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AL-ULA, April 9 — Against the backdrop of rock-cut tombs and sand-swept ruins, Italian tenor Andrea Bocelli regaled revellers yesterday in an ancient Saudi desert city at the centre of the kingdom’s tourism push.
Bocelli performed alongside his family members at Unesco World Heritage site Hegra in the kingdom’s Al-Ula governorate, a long-isolated area seen widely as an open-air museum.
Saudi Arabia has splurged billions to develop sites like it in an attempt to build a tourism industry from scratch, as part of efforts to diversify its oil-reliant economy.
Bocelli, who has performed in the kingdom at least twice before, was the “first artist in known history to stage a concert within the city walls of Hegra”, organisers of the televised event said.
The singer belted out Leonard Cohen’s Hallelujah in a duet with his young daughter Virginia to an audience that organisers said was limited to less than 300, due to the coronavirus pandemic.
The centuries-old Al-Ula, an area roughly the size of Belgium where Nabatean tombs and art are chiselled into caramel-hued rock, is seen as the centrepiece of Saudi tourism attractions.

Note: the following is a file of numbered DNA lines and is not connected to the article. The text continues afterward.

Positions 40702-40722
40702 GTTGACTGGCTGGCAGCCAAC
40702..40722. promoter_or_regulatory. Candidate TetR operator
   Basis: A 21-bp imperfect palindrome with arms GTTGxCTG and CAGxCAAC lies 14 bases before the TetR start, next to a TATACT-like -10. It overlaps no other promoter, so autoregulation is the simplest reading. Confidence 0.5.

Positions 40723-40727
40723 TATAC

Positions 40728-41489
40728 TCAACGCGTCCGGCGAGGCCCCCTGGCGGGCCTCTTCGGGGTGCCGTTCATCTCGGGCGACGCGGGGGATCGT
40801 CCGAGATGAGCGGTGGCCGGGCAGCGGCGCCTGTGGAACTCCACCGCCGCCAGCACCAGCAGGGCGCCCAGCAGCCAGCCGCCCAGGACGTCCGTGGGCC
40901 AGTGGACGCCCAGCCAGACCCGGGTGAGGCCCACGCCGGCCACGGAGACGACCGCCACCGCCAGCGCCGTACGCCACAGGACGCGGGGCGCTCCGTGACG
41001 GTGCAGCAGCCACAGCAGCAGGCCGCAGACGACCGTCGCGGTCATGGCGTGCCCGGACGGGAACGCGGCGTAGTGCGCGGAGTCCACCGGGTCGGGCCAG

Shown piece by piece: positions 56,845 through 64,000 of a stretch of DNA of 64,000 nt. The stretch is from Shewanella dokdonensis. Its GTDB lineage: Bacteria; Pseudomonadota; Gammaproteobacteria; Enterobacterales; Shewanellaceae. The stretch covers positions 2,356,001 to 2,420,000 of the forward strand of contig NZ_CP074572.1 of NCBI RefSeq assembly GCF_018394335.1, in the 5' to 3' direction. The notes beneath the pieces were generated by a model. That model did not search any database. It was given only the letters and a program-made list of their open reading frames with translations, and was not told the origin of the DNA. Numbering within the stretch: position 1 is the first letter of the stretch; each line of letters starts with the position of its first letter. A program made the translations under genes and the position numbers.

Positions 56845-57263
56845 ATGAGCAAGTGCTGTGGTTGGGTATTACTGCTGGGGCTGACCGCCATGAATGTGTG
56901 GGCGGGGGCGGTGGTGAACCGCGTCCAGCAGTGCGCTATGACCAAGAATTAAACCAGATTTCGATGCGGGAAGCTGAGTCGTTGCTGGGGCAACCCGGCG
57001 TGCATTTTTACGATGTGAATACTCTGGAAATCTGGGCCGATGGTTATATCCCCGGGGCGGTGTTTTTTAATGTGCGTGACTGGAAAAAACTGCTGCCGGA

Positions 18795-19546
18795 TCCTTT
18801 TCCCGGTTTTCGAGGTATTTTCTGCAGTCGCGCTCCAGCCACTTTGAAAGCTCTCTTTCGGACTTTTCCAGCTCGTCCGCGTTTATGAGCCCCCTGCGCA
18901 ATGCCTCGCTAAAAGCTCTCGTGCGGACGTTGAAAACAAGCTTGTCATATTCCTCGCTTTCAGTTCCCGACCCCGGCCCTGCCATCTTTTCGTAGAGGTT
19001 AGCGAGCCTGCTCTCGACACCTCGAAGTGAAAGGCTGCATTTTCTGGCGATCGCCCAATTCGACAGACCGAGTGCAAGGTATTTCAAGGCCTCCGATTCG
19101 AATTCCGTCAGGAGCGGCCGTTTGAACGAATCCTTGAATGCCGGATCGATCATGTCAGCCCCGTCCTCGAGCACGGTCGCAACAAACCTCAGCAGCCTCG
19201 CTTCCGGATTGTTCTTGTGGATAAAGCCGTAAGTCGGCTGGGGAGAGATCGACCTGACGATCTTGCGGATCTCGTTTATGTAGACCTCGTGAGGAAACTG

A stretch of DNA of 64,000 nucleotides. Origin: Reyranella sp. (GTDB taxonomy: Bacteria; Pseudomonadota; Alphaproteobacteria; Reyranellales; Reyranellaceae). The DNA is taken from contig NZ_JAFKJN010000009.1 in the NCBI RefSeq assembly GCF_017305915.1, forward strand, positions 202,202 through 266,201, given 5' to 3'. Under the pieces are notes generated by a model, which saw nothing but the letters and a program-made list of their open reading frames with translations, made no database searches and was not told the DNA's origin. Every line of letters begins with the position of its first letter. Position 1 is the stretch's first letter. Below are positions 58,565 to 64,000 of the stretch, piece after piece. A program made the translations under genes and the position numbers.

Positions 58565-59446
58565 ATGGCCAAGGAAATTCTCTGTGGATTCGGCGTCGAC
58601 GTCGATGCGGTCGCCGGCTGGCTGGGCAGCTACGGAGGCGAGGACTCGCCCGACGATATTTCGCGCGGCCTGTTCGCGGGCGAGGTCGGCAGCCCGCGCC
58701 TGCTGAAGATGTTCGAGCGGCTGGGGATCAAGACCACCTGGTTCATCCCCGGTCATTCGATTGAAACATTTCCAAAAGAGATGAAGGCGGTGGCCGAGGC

The once reclusive kingdom began issuing tourist visas for the first time in 2019.
Saudi Arabia has invited international musicians –- from Janet Jackson to 50 Cent and Korean pop group BTS –- for concerts that were unimaginable in the conservative country just four years ago, loosening decades-old restrictions on entertainment.
But the pandemic has put a brake on the country’s ambitious push to revamp its global image and draw tourists.
Saudi Arabia has reported more than 395,000 coronavirus infections and 6,700 deaths from Covid-19.
The country also faces growing international scrutiny of its human rights record following the 2018 murder of journalist Jamal Khashoggi by Saudi agents in its Istanbul consulate. — AFP